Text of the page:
Do Teeth have to be Removed?
We understand that having a tooth extracted may be a stressful situation. You can be rest assured that the vast majority of patients treated by our specialist orthodontists Dr Pourghadiri and Dr Good do not have any teeth taken out; which essentially means that we try not to extract teeth as part of the orthodontic treatment.
Our specialist orthodontists use the most innovative techniques and systems in orthodontic braces, advanced clinical methods and state-of-the-art wire technology to ensure that the need for extractions is minimized. In our practice, ‘expansion’ and ‘orthopaedic’ techniques are preferred in appropriate cases to avoid the need for removal of teeth.
Extractions and Your Assessment
During your initial consultation and examination appointment, your orthodontist will take radiographs (X-ray films) and models of your teeth to perform a full evaluation and analysis of your oral condition. Thereafter, the orthodontist will use his/her knowledge, training and experience to devise a treatment plan that’s right and correct for you.
One of the reasons why we invite our patients to return for a second consultation appointment is so their orthodontist has the opportunity to study the information gathered at their first visit to make an accurate diagnosis before determining the correct treatment option. This is especially preferred when we are dealing with more complex cases. We look to see if there are any alternative options that can provide you with a long term, comfortable and cost –effective solution to your orthodontic condition.
There are several reasons why teeth may have to be taken out is some orthodontic patients. Some of these include:
- We may need to relieve severe crowding of the teeth- this is especially true when the jaws are very small, or the teeth are very large and/or impacted.
- You may have more than the normal number of teeth.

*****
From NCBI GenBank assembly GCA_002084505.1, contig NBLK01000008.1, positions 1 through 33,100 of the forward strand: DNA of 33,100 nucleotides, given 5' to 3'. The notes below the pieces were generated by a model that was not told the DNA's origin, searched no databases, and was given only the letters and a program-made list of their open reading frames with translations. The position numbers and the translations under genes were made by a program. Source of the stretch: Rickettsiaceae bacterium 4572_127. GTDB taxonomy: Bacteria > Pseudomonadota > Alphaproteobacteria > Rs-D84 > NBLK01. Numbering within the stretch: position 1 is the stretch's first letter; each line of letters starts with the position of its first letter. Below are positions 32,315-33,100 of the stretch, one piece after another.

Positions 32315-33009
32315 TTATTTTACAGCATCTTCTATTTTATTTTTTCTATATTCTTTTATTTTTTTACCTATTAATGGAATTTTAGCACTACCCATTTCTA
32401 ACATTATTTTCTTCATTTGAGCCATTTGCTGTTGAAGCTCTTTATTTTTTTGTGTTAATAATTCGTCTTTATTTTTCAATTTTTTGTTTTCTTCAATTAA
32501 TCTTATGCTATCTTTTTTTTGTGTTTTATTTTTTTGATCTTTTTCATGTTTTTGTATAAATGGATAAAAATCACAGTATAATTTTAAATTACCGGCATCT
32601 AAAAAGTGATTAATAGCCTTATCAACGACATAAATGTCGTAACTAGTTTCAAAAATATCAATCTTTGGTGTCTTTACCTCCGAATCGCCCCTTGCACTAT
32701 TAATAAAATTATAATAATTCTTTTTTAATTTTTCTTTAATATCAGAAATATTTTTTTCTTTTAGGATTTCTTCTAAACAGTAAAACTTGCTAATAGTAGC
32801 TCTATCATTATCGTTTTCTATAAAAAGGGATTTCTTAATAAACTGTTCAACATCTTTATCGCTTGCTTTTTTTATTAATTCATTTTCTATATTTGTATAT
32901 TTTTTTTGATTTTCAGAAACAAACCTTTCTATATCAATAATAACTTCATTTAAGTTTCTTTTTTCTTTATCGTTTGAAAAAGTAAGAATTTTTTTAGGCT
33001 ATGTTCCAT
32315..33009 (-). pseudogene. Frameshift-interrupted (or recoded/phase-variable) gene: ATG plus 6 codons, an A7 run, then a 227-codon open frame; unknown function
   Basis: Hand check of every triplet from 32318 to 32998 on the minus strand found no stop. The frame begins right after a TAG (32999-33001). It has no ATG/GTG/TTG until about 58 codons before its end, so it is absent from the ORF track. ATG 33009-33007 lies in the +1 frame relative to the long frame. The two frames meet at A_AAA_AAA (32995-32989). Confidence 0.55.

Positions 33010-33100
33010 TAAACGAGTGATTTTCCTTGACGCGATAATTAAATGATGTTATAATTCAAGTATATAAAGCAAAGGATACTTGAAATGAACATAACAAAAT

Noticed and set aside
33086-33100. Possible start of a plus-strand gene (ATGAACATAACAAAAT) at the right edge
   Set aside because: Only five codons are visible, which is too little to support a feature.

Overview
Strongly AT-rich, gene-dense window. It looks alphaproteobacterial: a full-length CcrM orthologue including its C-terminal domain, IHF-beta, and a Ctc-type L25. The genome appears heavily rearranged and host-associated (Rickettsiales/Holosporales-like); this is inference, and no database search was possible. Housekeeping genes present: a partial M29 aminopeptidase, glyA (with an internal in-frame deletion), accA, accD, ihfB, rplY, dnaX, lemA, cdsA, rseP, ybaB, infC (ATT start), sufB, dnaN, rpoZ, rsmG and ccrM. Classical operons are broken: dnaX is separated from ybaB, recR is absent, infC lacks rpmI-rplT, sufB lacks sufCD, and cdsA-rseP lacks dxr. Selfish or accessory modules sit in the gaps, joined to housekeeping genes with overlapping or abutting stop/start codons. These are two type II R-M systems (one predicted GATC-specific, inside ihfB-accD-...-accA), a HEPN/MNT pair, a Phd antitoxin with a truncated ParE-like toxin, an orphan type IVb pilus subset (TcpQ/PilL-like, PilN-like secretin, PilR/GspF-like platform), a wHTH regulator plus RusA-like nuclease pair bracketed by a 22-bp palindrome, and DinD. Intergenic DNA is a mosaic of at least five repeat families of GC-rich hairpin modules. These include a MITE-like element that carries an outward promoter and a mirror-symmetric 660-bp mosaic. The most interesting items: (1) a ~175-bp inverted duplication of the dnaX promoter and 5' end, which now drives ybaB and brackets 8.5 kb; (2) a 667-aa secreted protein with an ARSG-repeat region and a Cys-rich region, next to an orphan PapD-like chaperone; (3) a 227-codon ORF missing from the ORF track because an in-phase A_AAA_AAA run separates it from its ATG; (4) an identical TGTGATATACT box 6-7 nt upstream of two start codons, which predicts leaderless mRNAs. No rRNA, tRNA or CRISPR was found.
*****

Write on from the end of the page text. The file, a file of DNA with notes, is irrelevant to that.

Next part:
- The teeth may be hopelessly distant from their correct positions. It may be very difficult if not impossible to move the teeth to where they should be.
- We may need to extract very decayed, broken-down or infected teeth that cannot be saved by the general dentist in the long-term.
- Sometimes we extract baby teeth earlier than normal to encourage their corresponding adult teeth to grow into the correct positions.
- We may need to extract some baby teeth to encourage spontaneous and natural alignment of crowded adult teeth.
- Sometimes we elect to extract side teeth to enable very protruding upper and/or lower teeth be pushed back.
Extractions and Treatment Planning
When considering your options for treatment, there is no such thing as ‘extraction’ or ‘non-extraction’ orthodontic treatment. You may be surprised to hear that arguments over whether teeth should be extracted or not as part of orthodontic treatment have raged for over one hundred years. However a reasonable contemporary view would be that not all patients and faces are the same and hence it would be illogical to attempt to treat all patients and faces in exactly the same way.
During our treatment planning, each individual case is studied and analysed carefully, taking various factors and circumstances into account. This typically also includes the patient’s facial profile as this is an important consideration. Only then, is treatment planned based on the specific and unique factors that have created the orthodontic problems in that particular patient. The solution may or may not involve the extraction of teeth. In any event, our priority is always to obtain good facial balance and a full attractive smile.
In all of these cases no space is left behind after teeth are taken out. The spaces are either close naturally because other teeth need room to align, and/or the braces will help the closure of spaces in the correct manner.
Our goal is to provide beautiful smiles with beautiful facial profiles and one type of treatment would not be appropriate for all.
Extractions themselves do not cause negative effects on the teeth, jaws or face. However, it is poor planning decisions and poor treatment control that may cause those effects. The advice therefore for prospective orthodontic patients and their families would be to make sure that they understand the reasons for all decisions – including extractions – made in relation to their treatment.
Whatever the case, when treated by Dr Sarah Good or Dr Pourghadiri, our patients should expect to receive treatment of a superior standard, which not only produces straight teeth, healthy jaw function and a beautiful smile, but which also enhances their self-esteem and confidence in the long-term.